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Task.Run Method

Posted on 2015-02-19
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Last Modified: 2015-02-21
Hi, I am really confused by the first parameter for Task.Run() method.
I am reading Illustrated C# and it has the following async method.

public static async Task DoWorkAsync()
 {
            await Task.Run(() => Console.WriteLine(5.ToString())); // 1
            Console.WriteLine((await Task.Run(()=>6)).ToString()); //  2
            await Task.Run(()=> Task.Run(()=>Console.WriteLine(7.ToString()))); //3
            int value = await Task.Run(() => Task.Run(() => 8));  //4
 }

For //1,  it says that a method that takes no parameters and returns no value.
When we look at this part,
(() => Console.WriteLine(5.ToString()))
I understand that it has no parameter, but doesn't it return "5"? Why does it say that the method returns no value?
Isn't it like returning an object of type T as //2?

For //2, the book says that a method that takes no parameters and returns an object of type T.
The part (()=>6)) shows that it has no parameter and returns 6.

For //3, the book says the the method that has no parameters and return a simple Task object.
(()=> Task.Run(()=>Console.WriteLine(7.ToString())))
According to //1, the part, (()=>Console.WriteLine(7.ToString()), returns no value. but then I got lost. can anybody break down this so that I can understand how this returns "a simple Task object"?

for //4, the book says that a method that takes no parameters and returns an object of type Task<T>
can you tell me how this returns Task<t> object?
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Question by:IzzyTwinkly
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2 Comments
 
LVL 22

Accepted Solution

by:
ambience earned 2000 total points
ID: 40620467
(() => Console.WriteLine(5.ToString()))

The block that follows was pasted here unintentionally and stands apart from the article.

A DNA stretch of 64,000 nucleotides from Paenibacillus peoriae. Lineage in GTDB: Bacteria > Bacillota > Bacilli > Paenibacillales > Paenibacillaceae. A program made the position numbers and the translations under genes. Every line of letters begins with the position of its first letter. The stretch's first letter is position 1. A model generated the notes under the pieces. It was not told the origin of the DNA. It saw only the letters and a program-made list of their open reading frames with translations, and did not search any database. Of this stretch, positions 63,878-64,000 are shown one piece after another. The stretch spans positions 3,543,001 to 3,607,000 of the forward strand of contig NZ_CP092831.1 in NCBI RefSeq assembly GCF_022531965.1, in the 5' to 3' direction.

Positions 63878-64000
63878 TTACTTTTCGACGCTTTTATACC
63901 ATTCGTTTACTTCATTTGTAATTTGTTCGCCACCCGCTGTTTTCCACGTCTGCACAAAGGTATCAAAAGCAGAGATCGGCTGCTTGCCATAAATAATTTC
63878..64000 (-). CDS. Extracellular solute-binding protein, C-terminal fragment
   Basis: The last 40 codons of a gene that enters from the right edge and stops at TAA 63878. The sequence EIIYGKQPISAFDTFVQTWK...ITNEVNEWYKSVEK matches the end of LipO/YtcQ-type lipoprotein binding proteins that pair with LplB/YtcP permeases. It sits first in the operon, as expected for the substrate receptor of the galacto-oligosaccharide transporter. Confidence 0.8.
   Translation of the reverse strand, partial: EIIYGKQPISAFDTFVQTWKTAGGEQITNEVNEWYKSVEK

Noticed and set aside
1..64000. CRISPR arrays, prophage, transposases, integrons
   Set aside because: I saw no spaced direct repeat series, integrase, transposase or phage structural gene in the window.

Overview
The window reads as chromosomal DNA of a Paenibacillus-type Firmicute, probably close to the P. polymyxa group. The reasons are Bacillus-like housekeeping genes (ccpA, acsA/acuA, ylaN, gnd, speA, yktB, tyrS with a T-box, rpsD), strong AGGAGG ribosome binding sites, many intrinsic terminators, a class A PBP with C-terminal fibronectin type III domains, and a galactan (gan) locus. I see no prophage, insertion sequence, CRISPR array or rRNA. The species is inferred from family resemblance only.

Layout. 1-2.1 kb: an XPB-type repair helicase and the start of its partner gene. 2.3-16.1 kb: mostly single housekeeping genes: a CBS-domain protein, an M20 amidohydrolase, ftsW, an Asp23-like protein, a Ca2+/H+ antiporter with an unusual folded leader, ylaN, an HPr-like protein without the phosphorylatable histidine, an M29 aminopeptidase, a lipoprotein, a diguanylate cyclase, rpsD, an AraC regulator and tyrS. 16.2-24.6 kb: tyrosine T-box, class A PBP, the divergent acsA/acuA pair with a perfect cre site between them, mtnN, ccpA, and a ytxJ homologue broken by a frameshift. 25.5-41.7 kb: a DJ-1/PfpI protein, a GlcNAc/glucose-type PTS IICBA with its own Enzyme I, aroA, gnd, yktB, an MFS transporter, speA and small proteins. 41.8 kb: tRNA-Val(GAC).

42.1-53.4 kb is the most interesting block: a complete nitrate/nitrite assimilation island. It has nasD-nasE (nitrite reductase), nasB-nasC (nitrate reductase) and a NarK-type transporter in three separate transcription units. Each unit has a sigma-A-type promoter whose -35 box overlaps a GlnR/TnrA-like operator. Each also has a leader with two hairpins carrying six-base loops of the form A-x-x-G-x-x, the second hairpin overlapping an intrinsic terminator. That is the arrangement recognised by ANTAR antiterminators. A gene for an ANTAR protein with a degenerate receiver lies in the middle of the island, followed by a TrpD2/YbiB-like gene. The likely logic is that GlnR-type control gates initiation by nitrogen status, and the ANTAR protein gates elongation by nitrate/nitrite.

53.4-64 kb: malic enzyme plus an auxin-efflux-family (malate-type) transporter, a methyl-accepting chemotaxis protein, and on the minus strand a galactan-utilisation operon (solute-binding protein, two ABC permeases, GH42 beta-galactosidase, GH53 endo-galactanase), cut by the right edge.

I understand that it has no parameter, but doesn't it return "5"? Why does it say that the method returns no value?
Isn't it like returning an object of type T as //2?

Console.Write has void return type, which means it does not return anything. If you see a 5 printed, thats because of the Console.Writeline. Here this overload of Task.Run is used

public static Task Run(
	Action action
)

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For //3, the book says the the method that has no parameters and return a simple Task object.
(()=> Task.Run(()=>Console.WriteLine(7.ToString())))
According to //1, the part, (()=>Console.WriteLine(7.ToString()), returns no value. but then I got lost. can anybody break down this so that I can understand how this returns "a simple Task object"?

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await Task.Run(()=> Task.Run(()=>Console.WriteLine(7.ToString())));

can be divided into

Task taskInner = Task.Run(  ()=>Console.WriteLine(7.ToString(); )
Task<Func<Task>> taskOuter = Task.Run ( ()=> taskInner ) );

await taskOuter;

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The inner Task,Run returns a Task object (which is what the book talks about). Why is it returning a Task and not Task<T>? The inner task uses the overloaded that takes Action and returns a Task. Same as for 1.

await Task.Run(() => Task.Run(() => 8));
for //4, the book says that a method that takes no parameters and returns an object of type Task<T>
can you tell me how this returns Task<t> object? 

Open in new window


This can be broken down the same way, except for one difference in the type of Inner Task, which is Task<int> now (T here is int).

Task<int> taskInner = Task.Run(  ()=> 8 );
Task<Func<Task>> taskOuter = Task.Run ( ()=> taskInner ) );

int value = await taskOuter;

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Hope this helps.
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LVL 23

Expert Comment

by:Michael Fowler
ID: 40620473
5.ToString() Just converts the integer 5 to string value. It is not the return value.

In the examples it does not appear that the return object is being read rather a integer value is being output to the console so you can see the program run.

I would suggest that put this code into VS and step though the code to have a look at what is happening in more detail
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